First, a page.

Republican presidential candidate Ben Carson is questioning the need to allow transgender individuals to serve in the military, just as Pentagon officials prepare to lift the ban next year on transgender personnel serving in the armed forces.
"I do not appreciate using our military as a laboratory for social experimentation," Carson said Saturday at a town hall event hosted by Concerned Veterans for America in Waterloo, Iowa. "You know, we have too many important things to do."
The retired neurosurgeon continued: "When our men and women are out there, you know, fighting the enemy, the last thing that we need to be doing is saying, 'What would it be like if we introduced several transgender people into this platoon?'"
"Give me a break," he said. "Deal with the transgender thing somewhere else."
Though transgender individuals are currently banned from military service, studies estimate that as many as 15,000 transgender people serve as active duty or reserve officers. Some research indicates that transgender citizens are twice as likely as members of the general population to join the military.
Earlier this year, Defense Secretary Ash Carter said in a statement that "we must ensure that everyone who's able and willing to serve has the full and equal opportunity to do so. And we must treat all of our people with the dignity and respect they deserve. Going forward, the Department of Defense must and will continue to improve how we do both."
During the Q&A portion of Saturday's event, Carson also gave his support for the repealed "Don't Ask, Don't Tell" policy, which prevented gay men and women from serving openly in the armed forces.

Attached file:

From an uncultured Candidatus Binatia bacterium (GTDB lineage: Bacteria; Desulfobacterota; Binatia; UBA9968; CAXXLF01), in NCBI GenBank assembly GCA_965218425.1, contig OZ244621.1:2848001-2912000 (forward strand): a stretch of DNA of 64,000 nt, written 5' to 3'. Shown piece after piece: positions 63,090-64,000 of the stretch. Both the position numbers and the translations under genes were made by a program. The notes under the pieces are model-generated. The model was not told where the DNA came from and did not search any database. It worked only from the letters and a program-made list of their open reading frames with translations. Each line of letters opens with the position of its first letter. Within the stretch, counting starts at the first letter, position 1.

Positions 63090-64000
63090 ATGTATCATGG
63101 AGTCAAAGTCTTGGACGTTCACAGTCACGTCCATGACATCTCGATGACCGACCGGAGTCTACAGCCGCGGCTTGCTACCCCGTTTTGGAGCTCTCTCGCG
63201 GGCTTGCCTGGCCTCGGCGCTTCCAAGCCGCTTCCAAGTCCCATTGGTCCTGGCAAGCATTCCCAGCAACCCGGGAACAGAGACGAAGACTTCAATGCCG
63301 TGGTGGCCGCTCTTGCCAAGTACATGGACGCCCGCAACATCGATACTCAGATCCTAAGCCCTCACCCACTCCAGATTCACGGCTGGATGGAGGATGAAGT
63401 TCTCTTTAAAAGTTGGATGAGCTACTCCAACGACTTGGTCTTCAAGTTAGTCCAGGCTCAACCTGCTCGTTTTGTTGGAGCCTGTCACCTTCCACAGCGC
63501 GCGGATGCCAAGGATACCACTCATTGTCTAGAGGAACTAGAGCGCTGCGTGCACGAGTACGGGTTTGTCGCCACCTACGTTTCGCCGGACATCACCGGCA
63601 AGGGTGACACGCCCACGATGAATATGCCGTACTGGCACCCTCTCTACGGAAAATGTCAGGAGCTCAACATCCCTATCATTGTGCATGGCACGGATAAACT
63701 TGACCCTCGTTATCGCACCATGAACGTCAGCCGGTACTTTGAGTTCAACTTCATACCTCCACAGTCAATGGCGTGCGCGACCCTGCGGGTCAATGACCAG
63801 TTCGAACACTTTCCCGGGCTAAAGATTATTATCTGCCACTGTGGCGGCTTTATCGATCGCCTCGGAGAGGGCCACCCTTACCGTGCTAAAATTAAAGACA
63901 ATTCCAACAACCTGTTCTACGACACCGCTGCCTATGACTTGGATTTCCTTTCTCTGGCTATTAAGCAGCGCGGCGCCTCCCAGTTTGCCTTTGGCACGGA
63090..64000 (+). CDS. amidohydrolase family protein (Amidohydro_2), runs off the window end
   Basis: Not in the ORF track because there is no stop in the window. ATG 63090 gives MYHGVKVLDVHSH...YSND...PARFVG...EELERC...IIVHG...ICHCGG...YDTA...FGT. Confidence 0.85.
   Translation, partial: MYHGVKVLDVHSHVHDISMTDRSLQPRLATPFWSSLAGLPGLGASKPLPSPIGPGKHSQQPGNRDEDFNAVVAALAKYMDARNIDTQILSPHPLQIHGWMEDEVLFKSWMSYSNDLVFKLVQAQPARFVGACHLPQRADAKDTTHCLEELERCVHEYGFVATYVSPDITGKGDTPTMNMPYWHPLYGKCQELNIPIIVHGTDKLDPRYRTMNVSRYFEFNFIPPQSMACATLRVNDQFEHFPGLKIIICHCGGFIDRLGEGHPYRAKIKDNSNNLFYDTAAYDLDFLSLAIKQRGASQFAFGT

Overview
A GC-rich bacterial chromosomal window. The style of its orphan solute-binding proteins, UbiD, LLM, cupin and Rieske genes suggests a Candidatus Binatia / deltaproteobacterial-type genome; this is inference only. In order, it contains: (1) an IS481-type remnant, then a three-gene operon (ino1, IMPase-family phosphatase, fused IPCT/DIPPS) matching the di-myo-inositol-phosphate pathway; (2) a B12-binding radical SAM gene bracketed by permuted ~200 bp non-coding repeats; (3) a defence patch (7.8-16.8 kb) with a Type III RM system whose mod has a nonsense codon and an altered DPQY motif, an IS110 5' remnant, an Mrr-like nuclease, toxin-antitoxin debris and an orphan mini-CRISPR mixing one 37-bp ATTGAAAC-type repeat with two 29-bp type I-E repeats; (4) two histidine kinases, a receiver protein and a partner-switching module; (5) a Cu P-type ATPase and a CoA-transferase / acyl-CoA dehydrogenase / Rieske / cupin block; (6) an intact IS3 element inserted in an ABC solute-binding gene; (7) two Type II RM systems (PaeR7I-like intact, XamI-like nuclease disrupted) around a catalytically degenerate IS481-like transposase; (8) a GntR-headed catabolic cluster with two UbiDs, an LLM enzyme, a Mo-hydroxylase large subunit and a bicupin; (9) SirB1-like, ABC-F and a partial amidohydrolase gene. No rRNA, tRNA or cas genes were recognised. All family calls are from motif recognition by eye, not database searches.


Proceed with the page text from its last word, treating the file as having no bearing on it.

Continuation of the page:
"I like the old, you know, 'Don't Ask, Don't Tell' philosophy," Carson said of the military ban, which was lifted in 2010 with bipartisan support in Congress. "Why do you have to go around flouting your sexuality? It's not necessary. You don't need to talk about that. We need to talk about how we eliminate the enemy."
The GOP hopeful also addressed female combat recruits, saying that, "as far as women are concerned on the battlefield -- I have a tendency to want to protect women, but I also have great respect for women."
"All the success I've had in life is because of women, so I am never going to say no to women," Carson said, just days after Carter announced the Pentagon would open all combat roles to women. "But I am very frightened when it comes to certain job descriptions if we lower the standards."
"We have to have standards, and if women can meet those standards, and they want to meet those standards, and they want to do that, then I would never deny them," he said. "But, you know, what woman wants to go out on the front line in the dirt and the slime fighting? I mean, if they want to do it and they're capable, no problem, OK? I would never deny them. But I would be steadfast about the requirements."